Nikolaos Lazaridis of Radboud University Nijmegen in the Netherlands wrote: “In contrast to the multitude of debatable terms used in modern ethics, the only Egyptian term evidently employed in association with a body of moral values and their application was maat. Maat was the name of the goddess of “justice” and “cosmic order,” but also an abstract term for “justice,” “truth,” and “balance,” embodying the gist of a proper code of conduct—the very nucleus of Egyptians ethics—and hence opposed by the terms jsft (“sin, wrong”) and grg (“lie”). The goddess Maat was the daughter, and an essential aspect (Teilmacht), of the sun god; she was featured in a wide range of religious and mythological works and had a cult and a number of cultic sites dedicated to her. As an abstract notion, maat personified the divine and cosmic order and was included in the epithets of several gods—for example, Ptah (as Creator), Horus (as a sky god), and Thoth were often granted the epithet “Lord of Maat”.” [Source: Nikolaos Lazaridis, Radboud University Nijmegen, Netherlands, UCLA Encyclopedia of Egyptology 2008, <>]

Nile and Ancient Egyptian Gods

John Baines of the University of Oxford wrote: “The Nile, so fundamental to the country's well-being, did not play a very prominent part in the religious life of Egypt. The Egyptians took their world largely for granted and praised the gods for its good features. There was no name for the Nile, which was simply the 'river' (the word 'Nile' is not ancient Egyptian). The bringer of water and fertility was not the river but its inundation, called 'Hapy', who became a god. Hapy was an image of abundance, but he was not a major god. [Source: John Baines, BBC, Professor of Egyptology at the University of Oxford, February 17, 2011 |::|]

“Kings and local potentates likened themselves to Hapy in their provision for their subjects, and hymns to Hapy dwell on the inundation's bountiful nature, but they do not relate him to other gods, so that he stands a little apart. He was not depicted as a normal god but as a fat figure bringing water and the products of abundance to the gods. He had no temple, but was worshipped at the start of the inundation with sacrifices and hymns at Gebel el-Silsila, where the hills meet the river, north of Aswan. |::|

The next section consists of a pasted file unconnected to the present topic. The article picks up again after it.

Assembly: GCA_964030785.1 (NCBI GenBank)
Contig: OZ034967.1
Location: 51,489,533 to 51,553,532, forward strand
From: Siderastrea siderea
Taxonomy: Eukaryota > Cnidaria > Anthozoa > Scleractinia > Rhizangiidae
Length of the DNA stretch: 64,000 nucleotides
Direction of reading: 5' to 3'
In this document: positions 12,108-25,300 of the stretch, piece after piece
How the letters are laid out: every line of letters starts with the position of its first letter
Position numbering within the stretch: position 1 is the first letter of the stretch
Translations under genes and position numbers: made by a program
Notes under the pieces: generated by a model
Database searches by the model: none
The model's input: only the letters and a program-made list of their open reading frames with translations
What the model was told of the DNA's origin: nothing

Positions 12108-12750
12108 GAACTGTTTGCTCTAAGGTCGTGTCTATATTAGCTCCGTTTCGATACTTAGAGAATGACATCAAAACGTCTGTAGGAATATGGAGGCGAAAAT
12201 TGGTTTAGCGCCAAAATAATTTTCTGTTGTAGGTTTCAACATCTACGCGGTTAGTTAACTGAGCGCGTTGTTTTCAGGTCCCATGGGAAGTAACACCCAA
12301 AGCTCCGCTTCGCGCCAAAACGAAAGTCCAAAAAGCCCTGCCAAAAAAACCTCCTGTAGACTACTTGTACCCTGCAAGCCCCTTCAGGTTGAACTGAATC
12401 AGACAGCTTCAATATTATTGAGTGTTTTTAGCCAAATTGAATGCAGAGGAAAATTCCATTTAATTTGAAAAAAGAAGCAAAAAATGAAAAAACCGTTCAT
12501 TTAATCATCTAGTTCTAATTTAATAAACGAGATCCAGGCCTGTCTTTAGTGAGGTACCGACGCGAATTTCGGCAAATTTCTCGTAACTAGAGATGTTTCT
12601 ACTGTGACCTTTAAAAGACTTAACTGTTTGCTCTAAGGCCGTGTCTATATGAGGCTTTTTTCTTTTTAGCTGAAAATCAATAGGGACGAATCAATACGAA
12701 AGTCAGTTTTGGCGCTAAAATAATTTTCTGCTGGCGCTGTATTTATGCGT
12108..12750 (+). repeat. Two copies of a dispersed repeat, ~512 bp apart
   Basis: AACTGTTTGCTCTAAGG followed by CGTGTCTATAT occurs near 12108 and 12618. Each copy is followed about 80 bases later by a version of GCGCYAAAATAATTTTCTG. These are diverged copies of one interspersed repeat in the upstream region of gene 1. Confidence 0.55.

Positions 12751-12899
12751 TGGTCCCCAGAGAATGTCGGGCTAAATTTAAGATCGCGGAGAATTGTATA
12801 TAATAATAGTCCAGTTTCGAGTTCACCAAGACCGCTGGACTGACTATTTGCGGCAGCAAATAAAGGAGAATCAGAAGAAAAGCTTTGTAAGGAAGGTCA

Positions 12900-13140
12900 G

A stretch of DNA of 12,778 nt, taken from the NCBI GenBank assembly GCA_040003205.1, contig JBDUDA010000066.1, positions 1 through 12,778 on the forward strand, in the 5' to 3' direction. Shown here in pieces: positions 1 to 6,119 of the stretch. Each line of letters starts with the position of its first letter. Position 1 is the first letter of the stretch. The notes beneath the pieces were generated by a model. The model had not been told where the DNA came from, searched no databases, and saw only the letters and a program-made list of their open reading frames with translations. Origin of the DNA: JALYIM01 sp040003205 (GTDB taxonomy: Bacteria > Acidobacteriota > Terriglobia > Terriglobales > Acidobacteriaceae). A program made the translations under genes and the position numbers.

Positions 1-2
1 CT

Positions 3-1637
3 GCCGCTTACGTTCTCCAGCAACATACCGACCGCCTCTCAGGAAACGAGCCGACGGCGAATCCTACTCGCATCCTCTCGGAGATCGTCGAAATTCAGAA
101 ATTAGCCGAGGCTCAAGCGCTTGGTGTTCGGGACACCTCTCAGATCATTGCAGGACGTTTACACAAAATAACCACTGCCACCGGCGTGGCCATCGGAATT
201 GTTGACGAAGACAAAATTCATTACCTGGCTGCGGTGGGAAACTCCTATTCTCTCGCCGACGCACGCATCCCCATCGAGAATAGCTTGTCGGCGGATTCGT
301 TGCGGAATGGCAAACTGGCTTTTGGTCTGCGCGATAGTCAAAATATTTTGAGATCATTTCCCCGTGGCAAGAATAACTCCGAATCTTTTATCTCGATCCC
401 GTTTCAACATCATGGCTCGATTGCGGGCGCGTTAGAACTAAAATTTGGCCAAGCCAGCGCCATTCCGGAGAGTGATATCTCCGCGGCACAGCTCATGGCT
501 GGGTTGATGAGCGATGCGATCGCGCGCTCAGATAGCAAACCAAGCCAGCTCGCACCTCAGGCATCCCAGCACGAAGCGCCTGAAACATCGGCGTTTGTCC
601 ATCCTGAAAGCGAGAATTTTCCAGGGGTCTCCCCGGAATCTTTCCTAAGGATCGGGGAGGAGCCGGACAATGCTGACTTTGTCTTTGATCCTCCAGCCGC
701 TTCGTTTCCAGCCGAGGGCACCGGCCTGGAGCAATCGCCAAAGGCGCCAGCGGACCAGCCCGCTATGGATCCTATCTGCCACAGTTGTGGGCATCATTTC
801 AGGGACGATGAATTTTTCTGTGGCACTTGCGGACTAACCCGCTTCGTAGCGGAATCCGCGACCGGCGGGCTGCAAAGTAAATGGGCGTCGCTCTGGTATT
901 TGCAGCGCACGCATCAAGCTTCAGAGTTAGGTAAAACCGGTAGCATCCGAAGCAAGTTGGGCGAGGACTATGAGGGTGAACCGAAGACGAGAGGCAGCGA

“The major god most closely connected with the Nile was Osiris. In myth Osiris was a king of Egypt who was killed by his brother Seth on the river bank and cast into it in a coffin. His corpse was cut into pieces. Later, his sister and widow Isis succeeded in reassembling his body and reviving it to conceive a posthumous son, Horus. |::|

“Osiris, however, did not return to this world but became king of the underworld. His death and revival were linked to the land's fertility. In a festival celebrated during the inundation, damp mud figures of Osiris were planted with barley, whose germination stood for the revival both of the god and of the land. |::|

Sobek, the Crocodile God, and Other Nile Gods

Amenhotep III and Sobek

Sobek (Sebek, Suchos), the crocodile-god, was worshiped throughout Egypt, but especially in Faiyum, and at Gebelein and Kom Ombo in Upper Egypt. He was usually depicted as a crocodile on an altar or as a man with a crocodile head wearing a headdress with a sun disk with upright feathers and horns. Sobek’s main cult centers were at Medinet el Faiyum and at the temple of Kom Ombo, which he shared with Horus and can be visited today. At this temple there was a pool where sacred crocodiles were kept. Original mummified crocodiles ate still kept at the temple. [Source: Mark Millmore,, ^^^Minnesota State University, Mankato, \+\]

Hapi (Hap) was the god of the Nile in inundation. He was represented as a pot-bellied man with full, heavy breasts, a clump of papyrus on his head, carrying heavy offering-tables. Hapi was not the god of the river Nile but of its inundation. He was thought to live in the caves of the first cataract, and his cult center was at Aswan. ^^^ \+\

“Khnum, the ram-headed god of Elephantine, was the god of the Cataract-regio and is thought to have molded man on a potter's wheel. A potter and protector of the source of the Nile, he was based on Elephantine Island near Aswan but his best-preserved temple is at Esna. The “Famine Stele” contains appeals to Khnum during a famine caused by a low inundation of the Nile. ^^^ \+\

“Anukis (Anqet) was the goddess of the cataract-region at Aswan. The wife of Khnum, she was represented as a woman with a high feather head-dress. Satis (Satet), the goddess of the Island of Siheil in the Cataract-region, was represented as a woman wearing a white crown with antelope horns. She was the daughter of Khnum and Anukis. \+\

Nephythys, Neith and Selket: Female Benefactors of the Dead

Thoth image